“To still bank collectors, there is no more important book than the one that Andy and Susan Moore wrote. Its publication is what brought still banks to national prominence and got the hobby rolling in a big way,” said RSL partner Ray Haradin. “Collectors are going to be very excited about the prospect of bidding on book examples from this famous, long-held grouping of banks. There are three or four world-class examples of banks that haven’t been on the market in ages.”
Like so many early bank collectors, Andy Moore (1937-1986) made his living in the financial world. For 11 years, he served as president of Beverly Bank in Chicago. He and his wife, Susan, built their bank collection together over a 17-year period and displayed it with pride in their comfortable suburban home.
“In 1993, much of the Moore collection was sold, but the family retained the cream,” Haradin said. “That’s what we’ll be selling.”
The Moore portion of the sale numbers 130 banks – 50 mechanicals and 80 stills, most of which are actual examples shown in “The Penny Bank Book.” That includes the finest-known circa-1890 Transvaal Money Box, which was chosen for the book’s cover.
One of the top lots, a prized Circuit Rider bank, depicts a man – perhaps a traveling minister, as the name would suggest – on a horse. It is technically a semi-mechanical bank, Haradin explained, because it has a retainer that holds a coin in place until the horse is rocked forward and the deposit is made. Its presale estimate is $15,000-$25,000.
Within the Moore collection are examples of nine of 13 figural “safe” banks manufactured around 1895 by the Chicago company Harper. They include Little Red Riding Hood, Santa Claus, a carpenter, and the first version with Old Mother Hubbard on its façade that Haradin has ever seen.
The finest of three known examples of a Board of Trade still bank will be offered. Its stock market theme depicts a bull and bear fighting over a sack of money.
Of the mechanicals coming directly from the Moore collection, one of the best is a Bill E. Grin, made by J. & E. Stevens around 1910. There are also some rare examples of spelter banks, which continue to attract new enthusiasts at each successive RSL sale. A highlight among the spelters is an appealing bear with mallet and tin drum.
The June 7th sale will mark the second occasion on which RSL has represented Ohio collector Bill Robison at auction. “We had the privilege of selling Mr. Robison’s still bank collection six years ago. Now he has chosen to sell his collection of mechanicals, which includes some very rare and beautiful banks, as well as some color variations we’ve never seen before,” said RSL partner Leon Weiss. One of those rare variations is a Hen and Chick bank that features a brown hen on a red base.
Because Robison tended to buy in small regional auctions as opposed to larger, better-publicized sales, many of his banks will be “new” to the marketplace and to collectors, even those who are advanced. They’ve sat quietly on Robison’s display shelves for decades, some since the 1970s. “It’s a fresh collection, full of surprises,” Weiss noted. One of those fresh surprises is an exquisite 5-hole variation of the Hold the Fort bank.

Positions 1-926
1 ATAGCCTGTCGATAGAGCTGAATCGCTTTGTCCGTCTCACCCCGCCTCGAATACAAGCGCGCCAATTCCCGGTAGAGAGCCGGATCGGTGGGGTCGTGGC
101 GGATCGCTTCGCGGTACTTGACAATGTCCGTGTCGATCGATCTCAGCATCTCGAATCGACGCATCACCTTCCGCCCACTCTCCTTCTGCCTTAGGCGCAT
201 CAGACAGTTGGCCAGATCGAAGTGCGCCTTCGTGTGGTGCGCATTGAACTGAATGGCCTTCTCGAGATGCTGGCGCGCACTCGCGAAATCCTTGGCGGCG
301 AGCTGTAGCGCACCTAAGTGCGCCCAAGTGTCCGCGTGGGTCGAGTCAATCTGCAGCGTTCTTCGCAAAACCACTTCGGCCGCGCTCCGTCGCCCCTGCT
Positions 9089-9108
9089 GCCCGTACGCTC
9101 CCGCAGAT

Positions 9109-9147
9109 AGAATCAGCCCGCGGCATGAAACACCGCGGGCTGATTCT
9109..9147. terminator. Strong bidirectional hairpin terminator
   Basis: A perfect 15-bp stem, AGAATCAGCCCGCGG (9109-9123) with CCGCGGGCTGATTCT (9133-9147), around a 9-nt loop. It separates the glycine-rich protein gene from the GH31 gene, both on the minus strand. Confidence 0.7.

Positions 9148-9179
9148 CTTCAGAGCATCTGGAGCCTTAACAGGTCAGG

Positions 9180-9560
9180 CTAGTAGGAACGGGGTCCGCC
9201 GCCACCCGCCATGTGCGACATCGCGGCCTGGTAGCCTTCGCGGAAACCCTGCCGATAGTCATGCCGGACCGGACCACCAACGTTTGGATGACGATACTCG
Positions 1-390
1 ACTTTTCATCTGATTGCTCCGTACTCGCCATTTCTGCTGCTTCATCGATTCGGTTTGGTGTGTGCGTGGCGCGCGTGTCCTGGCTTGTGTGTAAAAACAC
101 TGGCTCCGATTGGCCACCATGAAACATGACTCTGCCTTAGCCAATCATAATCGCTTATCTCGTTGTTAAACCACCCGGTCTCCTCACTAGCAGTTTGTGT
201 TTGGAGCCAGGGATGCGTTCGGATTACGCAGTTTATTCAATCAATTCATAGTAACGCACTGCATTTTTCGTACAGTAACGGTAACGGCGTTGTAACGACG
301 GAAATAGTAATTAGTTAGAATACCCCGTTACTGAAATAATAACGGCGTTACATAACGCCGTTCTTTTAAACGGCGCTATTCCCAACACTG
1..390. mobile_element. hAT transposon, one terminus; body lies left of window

A pedigreed entry from the Robison collection is the Uncle Sam bank that was first runner-up in a competition hosted by the Mechanical Bank Collectors of America in the late 1980s. By means of comparison, the winning bank that year belonged to Steven and Marilyn Steckbeck, leading lights of the hobby long known for their superior collection.
Much more awaits bidders at the June 7th auction, including the last of the Rich Garthoeffner mechanical bank collection. “As everyone in business knows, Rich Garthoeffner is a revered Americana, folk art and toy dealer from Pennsylvania, and he has never compromised on quality,” said Steven Weiss, the third partner in RSL Auctions. “The banks in his private collection are exceptional by anyone’s standards. An example would be the Stevens Girl Skipping Rope bank that Mr. Garthoeffner purchased in the early 1980s at Parke-Bernet in Manhattan. At the time, the price he paid for the bank set an auction record.”
Other gems in the Garthoeffner group include a Stevens bank known as Professor Pug Frog’s Great Bicycle Feat, with strong colors and a beautiful patina; and two near-mint buildings – a Magic Bank and a Novelty Bank.
Filling out the high-rent neighborhood is a very fine consignment from an architectural bank collector in New York City. “We’ve been selling selections from this consignor over the past two years. This time he has given us 30 outstanding architectural banks, including a superb Boston State House and a very rare painted Chicago Bank that has a flag embossed ‘Chicago’ overhead,” Steven said.
RSL’s Saturday, June 7, 2014 auction will take place at the company’s new gallery located off I-78 at 295 US Hwy 22 East, Whitehouse Station, NJ 08889. Look for the “One Salem Square” sign. Internet live bidding will be available through LiveAuctioneers.com.
View the fully illustrated catalog and sign up to bid absentee or live via the Internet at www.LiveAuctioneers.com.
# # #
ADDITIONAL LOTS OF NOTE